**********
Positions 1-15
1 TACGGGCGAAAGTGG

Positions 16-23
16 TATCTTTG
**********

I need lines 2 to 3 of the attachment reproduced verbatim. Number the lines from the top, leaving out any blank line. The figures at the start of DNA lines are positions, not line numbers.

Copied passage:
1 TACGGGCGAAAGTGG

Positions 16-23